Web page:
Using Meditation to Deal with Stress

It’s been a long while since I recorded and posted some new videos, so I have been thinking about other people in our community who would have something to share. As a result of this I spoke to Gurucharan Singh who agreed to let me record some videos with him on different topics related to meditation, yoga, and Sikhi. I’ll be posting these videos in the coming weeks as I have time to edit them.

Gurucharan Singh Khalsa, Ph.D., is a yogi, psychotherapist, teacher and writer, and a recognized expert in Kundalini Yoga as taught by Yogi Bhajan. He is also the founder and the Director of Training of KRI (Kundalini Research Institute).

 In this video Gurucharan Singh talks about the effects of stress on our mind and body and gives a Kundalini Yoga excercise and meditation to help you deal with this stress.

Download: Video / AudioComplete writeup of the meditation in this video 

In Kundalini Yoga, we use conscious breathing as a tool for balancing mental and emotional states and for increasing vitality in the body. Each breath brings oxygen and life and provides the opportunity to connect consciously to the moment. By breathing slow, deep breaths, we can release tension, bring stillness to the mind, and calm the body physically. Other breathing techniques use a faster, more energized breath (such as "Breath of Fire") to increase energy in the body, bring focus, and build the inner heat of detoxification in the body. Each breath exercise in Kundalini Yoga has a specific purpose and approach to better the health of the body and mind.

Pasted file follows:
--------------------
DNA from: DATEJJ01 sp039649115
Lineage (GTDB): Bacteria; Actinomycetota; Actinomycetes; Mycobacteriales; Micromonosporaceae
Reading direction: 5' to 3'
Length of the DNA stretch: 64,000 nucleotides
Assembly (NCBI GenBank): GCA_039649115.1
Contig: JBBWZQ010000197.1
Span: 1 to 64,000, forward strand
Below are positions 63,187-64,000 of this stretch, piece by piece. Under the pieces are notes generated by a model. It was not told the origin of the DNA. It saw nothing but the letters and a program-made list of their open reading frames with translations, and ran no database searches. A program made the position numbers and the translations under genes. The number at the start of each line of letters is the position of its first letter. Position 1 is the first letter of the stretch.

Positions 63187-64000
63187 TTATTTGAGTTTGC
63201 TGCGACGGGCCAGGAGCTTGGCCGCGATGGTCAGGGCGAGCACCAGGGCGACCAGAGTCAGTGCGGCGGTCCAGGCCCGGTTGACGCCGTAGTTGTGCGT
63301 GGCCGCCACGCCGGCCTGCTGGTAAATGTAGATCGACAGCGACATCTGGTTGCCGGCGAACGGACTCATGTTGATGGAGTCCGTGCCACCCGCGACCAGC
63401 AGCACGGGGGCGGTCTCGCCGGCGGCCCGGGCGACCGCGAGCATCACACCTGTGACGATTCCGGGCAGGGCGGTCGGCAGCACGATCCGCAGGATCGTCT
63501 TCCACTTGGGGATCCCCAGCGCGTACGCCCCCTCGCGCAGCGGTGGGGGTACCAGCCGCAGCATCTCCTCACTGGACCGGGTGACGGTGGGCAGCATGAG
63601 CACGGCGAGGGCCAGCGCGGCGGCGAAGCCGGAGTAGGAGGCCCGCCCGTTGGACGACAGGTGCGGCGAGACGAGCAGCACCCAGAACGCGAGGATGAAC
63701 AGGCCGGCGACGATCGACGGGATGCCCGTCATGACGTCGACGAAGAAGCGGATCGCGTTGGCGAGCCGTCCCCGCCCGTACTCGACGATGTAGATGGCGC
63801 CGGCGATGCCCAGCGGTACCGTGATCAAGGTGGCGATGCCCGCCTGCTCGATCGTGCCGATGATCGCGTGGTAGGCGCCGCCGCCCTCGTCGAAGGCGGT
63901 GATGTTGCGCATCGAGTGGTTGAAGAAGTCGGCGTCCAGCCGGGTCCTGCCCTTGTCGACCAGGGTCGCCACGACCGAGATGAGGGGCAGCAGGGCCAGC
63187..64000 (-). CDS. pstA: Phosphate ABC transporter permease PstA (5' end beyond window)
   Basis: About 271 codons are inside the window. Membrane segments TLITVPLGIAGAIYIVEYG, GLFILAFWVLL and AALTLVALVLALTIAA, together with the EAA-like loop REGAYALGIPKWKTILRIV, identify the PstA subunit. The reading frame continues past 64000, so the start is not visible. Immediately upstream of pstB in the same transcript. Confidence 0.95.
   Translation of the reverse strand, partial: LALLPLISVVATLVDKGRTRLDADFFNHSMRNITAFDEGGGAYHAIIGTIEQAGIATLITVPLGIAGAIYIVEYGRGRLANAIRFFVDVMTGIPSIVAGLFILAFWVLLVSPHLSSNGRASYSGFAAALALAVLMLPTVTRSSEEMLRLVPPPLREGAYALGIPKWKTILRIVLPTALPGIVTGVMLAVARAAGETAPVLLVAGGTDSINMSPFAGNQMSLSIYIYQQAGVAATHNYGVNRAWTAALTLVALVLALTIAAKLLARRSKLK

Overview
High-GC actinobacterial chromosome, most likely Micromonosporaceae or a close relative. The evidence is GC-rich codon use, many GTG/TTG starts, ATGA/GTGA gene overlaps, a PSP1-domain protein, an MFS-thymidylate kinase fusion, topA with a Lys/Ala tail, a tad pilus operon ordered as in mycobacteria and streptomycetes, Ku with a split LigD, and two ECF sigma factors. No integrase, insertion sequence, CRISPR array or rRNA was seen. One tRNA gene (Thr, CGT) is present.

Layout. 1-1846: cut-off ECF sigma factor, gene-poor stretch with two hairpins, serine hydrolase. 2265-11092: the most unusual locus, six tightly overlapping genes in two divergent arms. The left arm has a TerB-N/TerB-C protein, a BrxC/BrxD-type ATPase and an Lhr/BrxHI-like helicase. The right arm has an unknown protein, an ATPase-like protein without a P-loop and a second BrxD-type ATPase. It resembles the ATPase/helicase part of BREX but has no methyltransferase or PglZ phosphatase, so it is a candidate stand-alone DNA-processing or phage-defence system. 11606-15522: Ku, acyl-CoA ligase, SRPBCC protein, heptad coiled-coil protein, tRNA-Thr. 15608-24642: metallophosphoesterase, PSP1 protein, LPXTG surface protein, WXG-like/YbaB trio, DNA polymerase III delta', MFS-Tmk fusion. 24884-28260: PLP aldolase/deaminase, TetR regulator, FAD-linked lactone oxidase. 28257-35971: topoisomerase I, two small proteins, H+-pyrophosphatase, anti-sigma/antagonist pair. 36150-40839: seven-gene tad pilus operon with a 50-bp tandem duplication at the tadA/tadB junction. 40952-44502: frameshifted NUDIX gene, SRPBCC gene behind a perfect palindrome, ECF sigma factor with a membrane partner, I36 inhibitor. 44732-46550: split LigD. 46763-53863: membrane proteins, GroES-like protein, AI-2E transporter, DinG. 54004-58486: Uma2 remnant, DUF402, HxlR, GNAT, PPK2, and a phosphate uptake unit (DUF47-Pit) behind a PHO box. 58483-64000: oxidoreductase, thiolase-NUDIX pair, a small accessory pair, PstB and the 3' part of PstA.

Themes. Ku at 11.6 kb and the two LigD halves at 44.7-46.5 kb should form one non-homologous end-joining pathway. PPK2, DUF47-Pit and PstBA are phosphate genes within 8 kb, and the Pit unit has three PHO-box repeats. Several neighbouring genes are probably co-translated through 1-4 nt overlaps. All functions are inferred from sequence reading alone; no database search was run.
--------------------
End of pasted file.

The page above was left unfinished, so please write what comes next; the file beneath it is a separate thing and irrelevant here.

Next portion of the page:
Breath of Fire – for Energy, Focus, and Vitality

Breath of Fire is a rapid, rhythmic, and continuous breath that sounds like powerful sniffing. The breath is forcefully exhaled by rapidly contracting the diaphragm and pulling the navel point toward the spine. The inhale occurs naturally as the diaphragm relaxes and air flows effortlessly back in without a sharp intake or effort. The inhale and exhale are equal length and usually occur 2 to 3 times per second. This breath is great as "pick-me-up" if you are feeling lethargic or unfocused. It can be done throughout your day- for 30 seconds to 3 minutes- if you need to increase your energy.

How to do it:

  • Take a deep breath in, through your nose, and feel your stomach relaxing outward. Exhale, through your nose, as you pull the stomach back in.
  • Inhale again. As you exhale out this time, pull the solar plexus (the area above the navel) back toward the spine with a pumping motion. The exhaled air should leave the nose in a forceful sniff.
  • Immediately relax the solar plexus and let the air come back in with a sniff.
  • There should be no pause between the inhalation and exhalation. Continue the pumping motion with the sniffing breath.
  • In the beginning, it may be easier to simply concentrate on the exhale as you pull in on the solar pelxus and let the inhale come naturally as you relax the solar plexus.
  • At no time should the breath of fire be practiced beyond your current level of comfort. If at any point you begin to feel strain, breathlessness, or pain, stop the attempt at breath of fire and relax the breath.
  • If often takes practice and time to become familiar with this breath and, when familiar, there is a sense of joyful rythm and boundless energy. 

Read More about Breath of Fire and Breathing Techniques

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